Clear face shields and valves are focuses of the efforts of the Luddy makerspaces and FAMES Lab.
In challenging times, leaders emerge.
Enter the FAMES Lab and the Luddy School makerspaces at the Luddy School of Informatics, Computing, and Engineering.
The Fibers and Additive Manufacturing Enabled Systems (FAMES) Lab, led by Assistant Professor of Intelligent Systems Engineering Alexander Gumennik, is doing its part to support medical professionals in their battle against the coronavirus and COVID-19. In the face of a growing shortage of personal protective equipment for nurses, doctors, and other medical personnel, the FAMES Lab has leveraged its resources to prepare the state of Indiana and for what is to come.
“We are trying to be ahead of the curve for shortages in medical supplies that are anticipated to hit Indiana in case the pandemic keeps spreading,” Gumennik says. “Specifically, the FAMES Lab can target any spare equipment that can be rapidly prototyped using computer-aided design and manufacturing by 3D printing, laser cutting, and CNC machines. Those include, for instance, clear face shields, retrofit adapters that can convert scuba masks into respiratory masks, valves for ventilators, and COVID-19 test kit swabs.”
The FAMES Lab, which includes a 27-foot tall fiber-draw tower, a pair of optical labs, two preform-fabrication labs, an additive manufacturing lab, and a small maker space for electronic and mechanical assembly works, is a research facility in which the machines are specifically designed for flexibility. Prototyping is one of its main focuses, making it a perfect resource to help in the COVID-19 effort.
“FAMES Lab conducts a research on the interface between Advanced Manufacturing and Bioengineering,” Gumennik says. “Graduate students in our team have the full spectrum of expertise, from 3D modelling through digital manufacturing to assessment of biocompatibility for clinical use of the biomedical devices that we design and prototype.”
The team at the FAMES Lab already has working prototypes for face shields and Venturi valves, while some of the other efforts are still in the CAD development phase.
“Our robust engineering team allows us to provide impactful, high-immediacy response to real-world problems,” Gumennik says. “For me, this is technological wisdom enabling compassion in action. It’s a joy to be so uniquely useful to others.”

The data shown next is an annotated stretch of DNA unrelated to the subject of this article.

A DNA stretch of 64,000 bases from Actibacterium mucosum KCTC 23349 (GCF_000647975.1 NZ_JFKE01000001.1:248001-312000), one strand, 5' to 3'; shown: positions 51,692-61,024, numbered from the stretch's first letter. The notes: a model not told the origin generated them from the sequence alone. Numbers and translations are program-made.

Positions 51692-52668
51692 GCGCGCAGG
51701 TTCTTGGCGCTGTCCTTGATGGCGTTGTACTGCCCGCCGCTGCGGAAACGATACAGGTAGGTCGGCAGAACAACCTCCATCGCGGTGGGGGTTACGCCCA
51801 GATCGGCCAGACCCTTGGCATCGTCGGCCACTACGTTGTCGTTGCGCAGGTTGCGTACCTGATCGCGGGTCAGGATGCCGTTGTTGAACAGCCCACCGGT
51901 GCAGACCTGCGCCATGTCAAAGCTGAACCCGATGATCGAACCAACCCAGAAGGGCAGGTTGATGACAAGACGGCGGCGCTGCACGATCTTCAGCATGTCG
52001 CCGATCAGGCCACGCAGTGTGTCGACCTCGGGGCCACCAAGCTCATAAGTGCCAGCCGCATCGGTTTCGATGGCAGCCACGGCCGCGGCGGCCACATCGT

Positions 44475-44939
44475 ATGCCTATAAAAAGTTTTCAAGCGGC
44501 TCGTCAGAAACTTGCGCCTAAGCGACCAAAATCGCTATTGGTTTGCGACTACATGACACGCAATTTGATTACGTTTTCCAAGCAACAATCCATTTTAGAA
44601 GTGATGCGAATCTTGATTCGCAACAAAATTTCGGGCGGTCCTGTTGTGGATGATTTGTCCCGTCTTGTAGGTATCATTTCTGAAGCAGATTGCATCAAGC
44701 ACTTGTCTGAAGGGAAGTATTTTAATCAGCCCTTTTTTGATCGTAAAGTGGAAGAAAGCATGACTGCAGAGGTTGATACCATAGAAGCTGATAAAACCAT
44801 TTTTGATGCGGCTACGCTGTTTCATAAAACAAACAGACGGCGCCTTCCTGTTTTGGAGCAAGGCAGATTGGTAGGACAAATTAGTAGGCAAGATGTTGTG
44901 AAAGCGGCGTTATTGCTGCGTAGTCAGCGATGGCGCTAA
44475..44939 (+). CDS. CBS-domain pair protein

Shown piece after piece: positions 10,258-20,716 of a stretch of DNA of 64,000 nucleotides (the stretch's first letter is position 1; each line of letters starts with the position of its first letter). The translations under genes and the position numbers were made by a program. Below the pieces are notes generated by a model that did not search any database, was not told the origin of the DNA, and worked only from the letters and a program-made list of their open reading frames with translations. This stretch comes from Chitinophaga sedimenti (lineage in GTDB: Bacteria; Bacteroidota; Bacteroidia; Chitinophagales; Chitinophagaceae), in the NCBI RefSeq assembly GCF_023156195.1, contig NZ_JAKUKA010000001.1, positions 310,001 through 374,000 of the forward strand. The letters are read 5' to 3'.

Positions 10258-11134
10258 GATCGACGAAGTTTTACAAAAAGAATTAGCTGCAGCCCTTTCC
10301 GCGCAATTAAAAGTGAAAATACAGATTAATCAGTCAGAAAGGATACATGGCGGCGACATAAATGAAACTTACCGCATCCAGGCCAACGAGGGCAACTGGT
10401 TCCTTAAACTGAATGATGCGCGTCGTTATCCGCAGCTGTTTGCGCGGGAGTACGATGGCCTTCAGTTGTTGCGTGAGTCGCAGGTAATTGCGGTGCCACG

Christian McKay, the director of Luddy’s 3D Fabrication and Design Inquiry Labs, is playing its own role as part of a coordinated group of IU and IUPUI staff and faculty who are working with IU Health on several stopgap efforts on PPE production. Face shields are his current focus.
“This predominantly involves vetting designs for viability in healthcare settings,” McKay says. “This is accomplished through fabrication of a select set of designs for consideration. Fabrication methods include 3D printing and laser cutting interlocking components of designs in a variety of materials. Standardizing a design and its fabrication methods and materials is a crucial aspect of our design prototyping activities.”
Rapid response to the crisis is critical, and the experience of those working in the Luddy makerspaces is critical.
“Our expertise lies where design meets machine fabrication methods and processes, particularly as they relate to materiality,” McKay says. “We are able to rapidly sort through conceptual mismatches between design, materials, and fabrication methods, and refocus those elements to best meet the end user’s requirements. This allows us to speed up the entire process by weeding out any well-meaning designs that may otherwise be misguided through a lack of knowledge in materiality and fabrication processes, and how they affect the end product’s viability for the end user group.”
With four makerspaces involved in the effort, production on the important components and projects are moving forward quickly.
“Under the current crisis, these normally vibrant spaces would have been sitting idle,” McKay says. “It’s imperative that we ensure those spaces are engaged in efforts to provide for our community’s crucial needs at this critical time. As a public institution, IU and the Luddy School are uniquely positioned to provide a much-needed public service.”
The items produced at the FAMES Lab and the other makerspaces are being vetted, and they will quickly be evaluated and tested by organizations such as IU Health and Eskenazi Health before further decisions are made on production.
“The Luddy School is uniquely positioned to help our community in this time of crisis,” says Dennis Groth, the interim dean of Luddy. “The unparalleled expertise of our faculty members and the state-of-the-art equipment that is available for the design and prototyping of these important items are the perfect example of technology making an immediate, real-world impact on lives in the state of Indiana.”
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For more information regarding IU’s research and expertise in the fight against COVID-19 please visit https://research.impact.iu.edu/coronavirus/index.html